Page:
Listening to ‘run’

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Never one to shy away from self-reference, in keeping with my post “Listening to ‘mud'” I found myself listening to songs featuring the word ‘run’ after searching up the Iron Maiden song ‘Run To The Hills.’ Including the prime motivator, here is the resulting mix.

Iron Maiden – Run To The Hills –  The video is execrable: a low-budget mix of  lip-synced band footage and horrifying, racist caricatures from some wretched old public domain film. The music is an orgy of power chords and a heart-pounding drum performance from Clive Burr. The video misses opportunities, but the song redeems itself as an archetype of 80’s metal.

Riding through dust clouds and barren wastes
Galloping hard on the plains
Chasing the redskins back to their holes
Fighting them at their own game
Murder for freedom the stab in the back
Women and children the cowards attack!

Run to the hills, run for your lives!
Run to the hills, run for your lives!

The Kingston Trio – Run The Ridges – The standard for vocal performance set by The Kingston Trio was already so ridiculously high they learned to adopt a certain style of performance art to bring something new to the stage and studio. All children raised in the radio era, their minds were inevitably deeply attuned to the dramatic qualities of the human voice even before they took up singing. All of the drama, good humor, and action conveyed in old time radio shows like The Cisco Kid, The Aldritch Family, or Mercury Theatre on the Air appears later as the breathless, desperate lead vocal performance. In classics like ‘M.T.A.‘ you imagine the three of them standing around a microphone in lovely seersucker shirts. In tunes like this though one can’t help but picture them on horseback, shooting nervous glances over their shoulders as they fly through the forest, the wail of scent dogs rising behind them.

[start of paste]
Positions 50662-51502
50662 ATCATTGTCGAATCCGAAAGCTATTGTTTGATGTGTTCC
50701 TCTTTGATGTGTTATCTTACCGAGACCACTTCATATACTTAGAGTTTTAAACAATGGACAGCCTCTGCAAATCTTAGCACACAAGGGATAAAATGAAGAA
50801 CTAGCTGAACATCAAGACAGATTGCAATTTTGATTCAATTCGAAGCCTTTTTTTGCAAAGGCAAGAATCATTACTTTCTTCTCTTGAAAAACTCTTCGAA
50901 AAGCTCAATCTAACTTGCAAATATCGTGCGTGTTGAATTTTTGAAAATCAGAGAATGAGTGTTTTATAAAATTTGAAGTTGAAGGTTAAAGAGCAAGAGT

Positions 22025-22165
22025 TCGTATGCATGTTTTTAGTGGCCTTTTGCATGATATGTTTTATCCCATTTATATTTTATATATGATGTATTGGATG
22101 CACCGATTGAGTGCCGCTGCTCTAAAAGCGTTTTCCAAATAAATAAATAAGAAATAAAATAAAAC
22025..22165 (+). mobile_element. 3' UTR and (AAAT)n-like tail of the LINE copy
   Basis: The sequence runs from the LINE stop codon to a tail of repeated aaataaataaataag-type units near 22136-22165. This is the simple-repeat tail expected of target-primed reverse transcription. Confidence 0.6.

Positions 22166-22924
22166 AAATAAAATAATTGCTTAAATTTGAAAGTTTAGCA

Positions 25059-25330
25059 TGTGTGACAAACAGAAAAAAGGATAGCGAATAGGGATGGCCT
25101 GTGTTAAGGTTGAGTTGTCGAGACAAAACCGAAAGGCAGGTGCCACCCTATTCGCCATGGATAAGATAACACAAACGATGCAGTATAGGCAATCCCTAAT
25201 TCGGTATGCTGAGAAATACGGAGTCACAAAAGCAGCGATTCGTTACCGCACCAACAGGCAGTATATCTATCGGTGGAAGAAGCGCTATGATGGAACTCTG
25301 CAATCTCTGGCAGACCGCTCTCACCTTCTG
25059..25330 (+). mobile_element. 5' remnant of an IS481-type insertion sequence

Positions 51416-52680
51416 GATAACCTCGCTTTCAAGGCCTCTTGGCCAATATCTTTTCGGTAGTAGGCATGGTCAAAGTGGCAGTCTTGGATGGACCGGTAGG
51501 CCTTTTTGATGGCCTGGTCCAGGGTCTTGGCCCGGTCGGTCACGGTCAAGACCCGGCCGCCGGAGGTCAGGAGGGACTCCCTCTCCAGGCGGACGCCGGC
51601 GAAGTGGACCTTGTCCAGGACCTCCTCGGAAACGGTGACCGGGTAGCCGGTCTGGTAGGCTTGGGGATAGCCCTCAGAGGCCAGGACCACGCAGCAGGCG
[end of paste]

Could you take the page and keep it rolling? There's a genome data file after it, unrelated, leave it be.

Well, I’ve got your name in San Jose and your picture’s there to see.
And they’re shootin’ men in Texas just because they look like me.
And we will run the ridges of our green land Tennessee
And we will hide for forty years if that’s what’s meant to be, meant to be…

Run DMC – Proud to be Black – The closing track from 1986’s Raising Hell, this song was an early hip hop foray into black pride. Many children of the 80’s inherited the black empowerment mindset from their parents and wove it into their perspective. After all the groundbreaking fun and butt-shaking dance beats, Run DMC made sure everyone present knew what time it is.

I’ll attack this matter, in my own way
Man, I ain’t no slave, I ain’t balin’ no hay

Dennis Brown – Run Too Tuff – From his 1975 release ‘Just Dennis,’ this track –the homestyle chilly-chill– was produced by Winston “Niney the Observer” Holness.

Man take it easy on yourself,
man take it easy just watch your step.

 

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